Emerson (NYSE: EMR) is to sell a majority stake in its Climate Technologies business to private equity funds managed by Blackstone (NYSE:BX), in a transaction valuing Climate Technologies at $14 billion.
- Blackstone has agreed to buy a majority stake in Emerson’s ‘climate technologies’ in a deal valuing the new venture at $14 billion.
- While the HVAC business may not seem like a climate technology, there is an increasing focus on the energy consumption of heating and cooling as extreme weather events increase.
- Managing heating and cooling is going to play a critical role in meeting climate targets and progressing adaptation strategies.
At the end of the transaction, Emerson will receive upfront, pre-tax cash proceeds of approximately $9.5 billion while retaining a non-controlling ownership interest in a new standalone joint venture.
The standalone Climate Technologies business includes the Copeland compressor business and the entire portfolio of products and services across all heating, ventilation, and air conditioning (HVAC) and refrigeration end-markets, representing approximately $5 billion of fiscal 2022 sales.
Emerson to become a pure-play automation company
The transaction marks a significant milestone in Emerson’s journey to create a higher value, cohesive industrial technology portfolio and to become a pure-play global automation company serving a diversified set of end markets.
“Today’s announcement is a definitive step in the portfolio journey we embarked on when I became CEO in early 2021,” said Lal Karsanbhai, president and chief executive of Emerson. “Over the past 18 months, the Emerson team has accelerated our portfolio transformation, divesting non-core businesses including InSinkErator and Therm-O-Disc, while investing in organic growth opportunities and important transactions including AspenTech.”
Emerson, together with AspenTech, has the industry’s most comprehensive portfolio of advanced automation technologies and software, the company said. This portfolio is aligned with many of the world’s secular growth drivers, including digital transformation, sustainability and decarbonisation, and nearshoring.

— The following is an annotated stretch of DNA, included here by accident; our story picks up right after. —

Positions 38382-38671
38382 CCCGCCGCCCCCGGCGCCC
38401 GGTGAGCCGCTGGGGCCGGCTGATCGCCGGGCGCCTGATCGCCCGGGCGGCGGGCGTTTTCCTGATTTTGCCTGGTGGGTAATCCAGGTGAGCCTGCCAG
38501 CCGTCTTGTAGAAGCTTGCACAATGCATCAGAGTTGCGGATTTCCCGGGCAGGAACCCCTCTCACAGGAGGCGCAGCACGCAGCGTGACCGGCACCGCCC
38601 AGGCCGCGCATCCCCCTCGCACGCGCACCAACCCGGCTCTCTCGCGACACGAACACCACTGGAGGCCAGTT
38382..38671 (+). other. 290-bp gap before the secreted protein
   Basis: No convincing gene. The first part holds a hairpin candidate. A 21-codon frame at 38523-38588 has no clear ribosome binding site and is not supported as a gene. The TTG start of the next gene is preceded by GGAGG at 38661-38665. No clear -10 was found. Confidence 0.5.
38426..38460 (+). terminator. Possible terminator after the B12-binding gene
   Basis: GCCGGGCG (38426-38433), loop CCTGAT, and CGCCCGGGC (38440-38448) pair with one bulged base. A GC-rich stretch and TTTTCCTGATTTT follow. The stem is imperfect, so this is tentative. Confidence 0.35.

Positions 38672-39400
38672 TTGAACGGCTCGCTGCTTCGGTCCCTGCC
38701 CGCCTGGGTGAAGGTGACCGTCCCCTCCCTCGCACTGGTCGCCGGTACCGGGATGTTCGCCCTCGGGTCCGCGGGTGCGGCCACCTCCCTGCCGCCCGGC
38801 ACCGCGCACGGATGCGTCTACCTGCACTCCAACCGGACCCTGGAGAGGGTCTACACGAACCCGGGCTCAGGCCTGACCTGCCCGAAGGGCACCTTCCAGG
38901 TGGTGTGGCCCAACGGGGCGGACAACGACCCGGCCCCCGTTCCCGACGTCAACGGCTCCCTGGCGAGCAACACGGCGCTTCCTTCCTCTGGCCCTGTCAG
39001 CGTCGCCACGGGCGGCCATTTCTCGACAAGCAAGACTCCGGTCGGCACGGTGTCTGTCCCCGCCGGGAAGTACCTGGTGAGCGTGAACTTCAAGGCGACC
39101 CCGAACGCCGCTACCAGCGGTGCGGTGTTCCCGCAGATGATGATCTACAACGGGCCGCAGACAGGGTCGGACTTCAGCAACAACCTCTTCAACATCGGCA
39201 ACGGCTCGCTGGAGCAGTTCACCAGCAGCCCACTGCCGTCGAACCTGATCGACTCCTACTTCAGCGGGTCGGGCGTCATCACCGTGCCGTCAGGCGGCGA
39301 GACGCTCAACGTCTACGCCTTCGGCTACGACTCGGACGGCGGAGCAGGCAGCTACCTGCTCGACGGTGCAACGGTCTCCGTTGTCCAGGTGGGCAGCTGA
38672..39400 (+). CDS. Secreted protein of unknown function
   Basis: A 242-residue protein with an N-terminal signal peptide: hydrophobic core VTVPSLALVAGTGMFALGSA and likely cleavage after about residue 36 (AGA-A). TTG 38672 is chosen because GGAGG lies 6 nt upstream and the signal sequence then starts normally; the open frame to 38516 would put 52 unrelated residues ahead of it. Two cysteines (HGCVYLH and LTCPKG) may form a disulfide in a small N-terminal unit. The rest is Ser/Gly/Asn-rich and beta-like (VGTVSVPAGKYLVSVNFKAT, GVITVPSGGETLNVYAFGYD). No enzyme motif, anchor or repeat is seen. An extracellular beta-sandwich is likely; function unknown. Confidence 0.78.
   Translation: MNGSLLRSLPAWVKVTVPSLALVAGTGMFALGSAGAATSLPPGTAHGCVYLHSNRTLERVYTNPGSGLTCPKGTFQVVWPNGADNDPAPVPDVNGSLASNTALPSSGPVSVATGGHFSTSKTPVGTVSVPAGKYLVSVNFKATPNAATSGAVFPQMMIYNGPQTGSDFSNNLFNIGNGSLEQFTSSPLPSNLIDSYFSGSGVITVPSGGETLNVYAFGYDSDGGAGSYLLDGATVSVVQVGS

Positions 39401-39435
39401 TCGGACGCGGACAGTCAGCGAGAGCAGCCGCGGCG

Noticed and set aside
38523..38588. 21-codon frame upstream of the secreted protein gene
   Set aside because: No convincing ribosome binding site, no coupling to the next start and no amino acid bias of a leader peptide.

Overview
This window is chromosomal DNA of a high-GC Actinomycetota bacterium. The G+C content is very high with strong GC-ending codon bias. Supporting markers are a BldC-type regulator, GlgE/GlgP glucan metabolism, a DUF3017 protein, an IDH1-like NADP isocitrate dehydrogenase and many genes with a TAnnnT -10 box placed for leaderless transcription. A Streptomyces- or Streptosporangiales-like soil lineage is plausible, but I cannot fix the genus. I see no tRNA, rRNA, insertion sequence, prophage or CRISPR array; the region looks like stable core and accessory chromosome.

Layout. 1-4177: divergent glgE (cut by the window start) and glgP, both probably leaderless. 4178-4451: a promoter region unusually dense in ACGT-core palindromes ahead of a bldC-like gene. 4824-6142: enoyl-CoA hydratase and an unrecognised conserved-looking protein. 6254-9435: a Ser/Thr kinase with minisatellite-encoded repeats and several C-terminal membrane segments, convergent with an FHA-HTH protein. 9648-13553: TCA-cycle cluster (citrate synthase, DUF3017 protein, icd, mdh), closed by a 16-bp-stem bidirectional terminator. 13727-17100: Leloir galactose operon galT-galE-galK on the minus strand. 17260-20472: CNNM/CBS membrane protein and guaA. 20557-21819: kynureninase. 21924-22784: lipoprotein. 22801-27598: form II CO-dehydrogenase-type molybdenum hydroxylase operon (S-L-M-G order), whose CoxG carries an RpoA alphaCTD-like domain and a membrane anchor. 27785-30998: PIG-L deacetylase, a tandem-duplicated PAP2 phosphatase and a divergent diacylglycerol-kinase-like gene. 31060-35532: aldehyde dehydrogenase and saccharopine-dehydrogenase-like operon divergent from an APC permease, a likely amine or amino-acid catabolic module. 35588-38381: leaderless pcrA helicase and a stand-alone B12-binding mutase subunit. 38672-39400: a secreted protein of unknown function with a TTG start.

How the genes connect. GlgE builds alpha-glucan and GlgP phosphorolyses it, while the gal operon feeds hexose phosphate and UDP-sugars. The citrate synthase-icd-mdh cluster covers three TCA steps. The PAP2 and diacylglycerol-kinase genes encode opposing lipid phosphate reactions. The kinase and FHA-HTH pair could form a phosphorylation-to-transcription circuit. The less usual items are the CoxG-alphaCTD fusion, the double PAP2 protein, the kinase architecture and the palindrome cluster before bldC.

Blackstone’s interest in heating and cooling is timely
Joe Baratta, Global Head of Blackstone Private Equity, said: “Blackstone has a long and successful track record of large-scale corporate partnerships, a key pillar of our investment strategy. This is a marquee transaction for our private equity business and a testament to our ability to deliver solutions to our partners even in difficult economic and market environments.”
The joint venture may well be a strong private equity deal but what is of particular interest is the growing focus on the heating and cooling segment of the market. As it stands, Copeland is a market leader in supplying critical components for residential, commercial and refrigeration climate control systems.
Barrata said the business is poised for accelerated growth as it leads the way in helping consumers and businesses shift to more energy-efficient heating and cooling products as part of their carbon reduction efforts. He added: “We are thrilled to back the business’ dedicated team as they continue to innovate and deliver energy-efficient solutions to their customers.”
Is HVAC the work-horse of climate tech?
As extreme weather events become more common, there is a growing demand for heating and cooling, yet much of today’s technology is highly inefficient. At the same time, demographic trends see growing middle classes consume increasing amounts of power to ensure a more comfortable ambient temperature.
Researchers from the Rocky Mountain Institute and the International Energy Agency (IEA) estimated that growth in room air conditioners alone (window-based air conditioners) could account for more than 130 gigatons of CO2 emissions by 2050. That would constitute between 20% and 40% of the global carbon budget available if the weaker 2°C goal of the Paris Agreement was to be met.
At the same time, improvements in the management of heating and cooling are going to be important for business. HVAC requirements have been estimated to account for up to 50% of a building’s electricity demand, while capital and maintenance costs remain. Optimising these and increasing efficiency would have a direct impact on building costs.
HVAC offers an enormous innovation opportunity
One of the things focused on in the Global Cooling Challenge research is the inefficiencies at the heart of many existing HVAC technologies. For example, most AC units have a theoretical efficiency of 14% while often only achieving 6-8% during actual use. Given that LED lighting, which replaced the old filament lightbulbs, can reach efficiencies of 70% , there is clearly a huge opportunity both to improve existing solutions and to disrupt markets entirely through innovation.
As temperatures become more volatile, and existing systems have to manage both increasing heat waves and growing populations requiring cooling, this could be one of the big innovation areas of the next decade.